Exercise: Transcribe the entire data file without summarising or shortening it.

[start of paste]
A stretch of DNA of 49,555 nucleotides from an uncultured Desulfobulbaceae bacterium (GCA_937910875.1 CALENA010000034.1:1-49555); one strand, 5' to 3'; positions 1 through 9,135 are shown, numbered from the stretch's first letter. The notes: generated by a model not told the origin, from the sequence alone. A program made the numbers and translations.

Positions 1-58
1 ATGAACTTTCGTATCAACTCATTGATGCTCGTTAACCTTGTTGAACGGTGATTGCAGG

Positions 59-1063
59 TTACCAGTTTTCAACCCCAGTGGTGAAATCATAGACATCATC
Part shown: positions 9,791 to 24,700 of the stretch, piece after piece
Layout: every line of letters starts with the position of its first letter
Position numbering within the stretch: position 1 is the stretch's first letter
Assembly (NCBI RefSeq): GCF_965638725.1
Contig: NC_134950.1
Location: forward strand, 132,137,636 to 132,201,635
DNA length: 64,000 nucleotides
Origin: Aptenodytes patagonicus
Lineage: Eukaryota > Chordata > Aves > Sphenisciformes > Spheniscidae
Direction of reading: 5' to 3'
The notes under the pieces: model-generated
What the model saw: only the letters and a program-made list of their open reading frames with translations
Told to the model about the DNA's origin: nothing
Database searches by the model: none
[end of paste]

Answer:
A stretch of DNA of 49,555 nucleotides from an uncultured Desulfobulbaceae bacterium (GCA_937910875.1 CALENA010000034.1:1-49555); one strand, 5' to 3'; positions 1 through 9,135 are shown, numbered from the stretch's first letter. The notes: generated by a model not told the origin, from the sequence alone. A program made the numbers and translations.

Positions 1-58
1 ATGAACTTTCGTATCAACTCATTGATGCTCGTTAACCTTGTTGAACGGTGATTGCAGG

Positions 59-1063
59 TTACCAGTTTTCAACCCCAGTGGTGAAATCATAGACATCATC
Part shown: positions 9,791 to 24,700 of the stretch, piece after piece
Layout: every line of letters starts with the position of its first letter
Position numbering within the stretch: position 1 is the stretch's first letter
Assembly (NCBI RefSeq): GCF_965638725.1
Contig: NC_134950.1
Location: forward strand, 132,137,636 to 132,201,635
DNA length: 64,000 nucleotides
Origin: Aptenodytes patagonicus
Lineage: Eukaryota > Chordata > Aves > Sphenisciformes > Spheniscidae
Direction of reading: 5' to 3'
The notes under the pieces: model-generated
What the model saw: only the letters and a program-made list of their open reading frames with translations
Told to the model about the DNA's origin: nothing
Database searches by the model: none